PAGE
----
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The miracle of the moon
Publication Date : 12-03-2013
No matter what logic tells us, we still believe in miracles. Perhaps when things get so bad that nothing makes sense anymore (think present time Bangladesh) we want to believe the impossible will happen.
After the 'sighting' of a convicted war criminal on the moon, there were many people who decided that this was a sign that he was holy and therefore those who want his punishment must be punished.
Rumour has it that certain songs with the word ‘moon’ or with references to this otherwise neglected natural satellite, have become viral, including Boney M’s ‘One Way Ticket to the Moon’, Sting’s ‘Walking on the Moon’ and Savage Garden’s ‘From the Moon and Back’.
The flip side of technology, therefore, is that it has made it possible to make all kinds of things seem real, playing with people’s minds and emotions. Photoshop and other computer programmes, have, for instance, served to make many celebrities look slimmer and prettier than they are. The BBC once complained that a French magazine had actually touched up a photograph of former president Nicholas Sarkozy which erased those terrible ‘love handles, pimples and warts’.
They even released a statement saying: “Paris Match is filtering the truth that the rest of the world must see. Akin to propaganda, it has been beautifying the ugly president since his rise to power. Let the world see the representative of the real France, unshaven, ugly, drunk and homeless.”
But the moon fiasco has certainly given rise to all sorts of notions. Some people have said that if the war criminal in question was in fact sighted on the moon it is possible that all this time what we had thought was the proverbial ‘Chander Buri’ (the old woman in the moon) who spun hypothetical handloom material on her spindle was in fact this crimson-bearded gem of a man. Others have said that sending war criminals to the moon may not be such a bad idea. After all that would accomplish the ultimate goal - their permanent departure.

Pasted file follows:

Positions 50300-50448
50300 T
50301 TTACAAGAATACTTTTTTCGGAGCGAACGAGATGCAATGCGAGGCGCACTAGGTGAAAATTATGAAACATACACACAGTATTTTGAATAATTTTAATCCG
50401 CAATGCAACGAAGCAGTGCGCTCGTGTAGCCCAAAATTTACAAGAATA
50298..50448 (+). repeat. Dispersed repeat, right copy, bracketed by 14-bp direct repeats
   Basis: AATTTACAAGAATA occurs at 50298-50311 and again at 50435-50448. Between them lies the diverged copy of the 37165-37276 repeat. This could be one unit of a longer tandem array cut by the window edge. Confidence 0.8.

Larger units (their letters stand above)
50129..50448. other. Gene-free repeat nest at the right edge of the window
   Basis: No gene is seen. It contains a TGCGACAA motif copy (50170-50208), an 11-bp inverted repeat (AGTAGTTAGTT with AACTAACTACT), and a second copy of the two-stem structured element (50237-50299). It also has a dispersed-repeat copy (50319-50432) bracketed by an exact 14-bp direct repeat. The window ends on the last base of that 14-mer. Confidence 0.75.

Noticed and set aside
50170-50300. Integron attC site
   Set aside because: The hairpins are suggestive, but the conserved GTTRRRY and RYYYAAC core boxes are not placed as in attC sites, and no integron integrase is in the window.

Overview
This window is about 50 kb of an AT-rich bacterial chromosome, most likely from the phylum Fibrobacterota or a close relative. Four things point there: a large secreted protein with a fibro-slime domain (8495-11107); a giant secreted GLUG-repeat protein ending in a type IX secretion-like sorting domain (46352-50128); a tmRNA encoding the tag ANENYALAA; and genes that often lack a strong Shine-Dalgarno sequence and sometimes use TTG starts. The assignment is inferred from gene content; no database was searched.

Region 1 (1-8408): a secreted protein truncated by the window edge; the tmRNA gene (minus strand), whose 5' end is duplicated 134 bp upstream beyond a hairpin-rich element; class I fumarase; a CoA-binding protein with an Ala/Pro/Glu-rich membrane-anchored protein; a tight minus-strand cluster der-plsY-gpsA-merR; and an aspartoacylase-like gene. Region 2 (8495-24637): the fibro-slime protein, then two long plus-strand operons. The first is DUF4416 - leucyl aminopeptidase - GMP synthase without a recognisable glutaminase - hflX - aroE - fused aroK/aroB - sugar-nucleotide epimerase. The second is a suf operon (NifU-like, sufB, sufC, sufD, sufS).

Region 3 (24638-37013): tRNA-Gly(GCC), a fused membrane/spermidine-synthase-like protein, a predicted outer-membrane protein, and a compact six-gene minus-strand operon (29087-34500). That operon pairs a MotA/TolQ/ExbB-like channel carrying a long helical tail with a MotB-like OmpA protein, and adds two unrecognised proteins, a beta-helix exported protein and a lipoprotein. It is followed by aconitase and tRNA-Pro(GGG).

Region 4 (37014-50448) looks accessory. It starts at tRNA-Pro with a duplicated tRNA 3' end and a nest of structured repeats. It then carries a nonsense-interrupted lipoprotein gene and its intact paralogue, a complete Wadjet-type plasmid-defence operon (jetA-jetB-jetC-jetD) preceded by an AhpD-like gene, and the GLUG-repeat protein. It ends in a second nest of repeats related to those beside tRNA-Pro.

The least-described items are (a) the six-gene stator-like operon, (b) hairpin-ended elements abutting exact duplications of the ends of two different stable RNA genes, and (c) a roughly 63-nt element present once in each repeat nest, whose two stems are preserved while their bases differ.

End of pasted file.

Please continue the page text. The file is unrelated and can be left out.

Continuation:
The things that people believe in this day and age hint at the persistent craving for the supernatural. People from the Subcontinent are particularly attracted to holy men with special powers and special heavenly connections. A self proclaimed holy man once claimed that he had Djinns who would, at his command, bring precious jewels and gold at his bidding. He even got people to believe that he could produce an angel from the heavens. The only thing he wanted in exchange was to marry the young daughter or wife of the person who had come to seek help which suddenly explains his motives quite clearly. Within a few years he had a following of hundreds of people. He was able to convince them that he could perform miracles. It was after a dozen or so marriages (many of them to teenagers) and zero results in terms of riches for his disciples that the he was declared a fraud and arrested. His ingenuity, however, could not be denied. He would put stones covered in golden foil along with coloured glass beads that looked like real jewels in an earthen bowl and place a magnifying glass over them so they would appear huge to the village people. He managed the ‘fairy sighting’ by asking one of his younger and prettier wives to cover her head and sit on a raft on a nearby pond and he would take his disciples to see this ‘heavenly sight’, floating on the water at dawn.
All this points to the fact that it is about time that we realised that the days of walking on water and parting the ocean are over. Now if these things happen we should just blame it on climate change or Photoshop.
The only miracle we can hope for now is for two powerful enchantresses to sit together and talk without tearing each other’s hair out.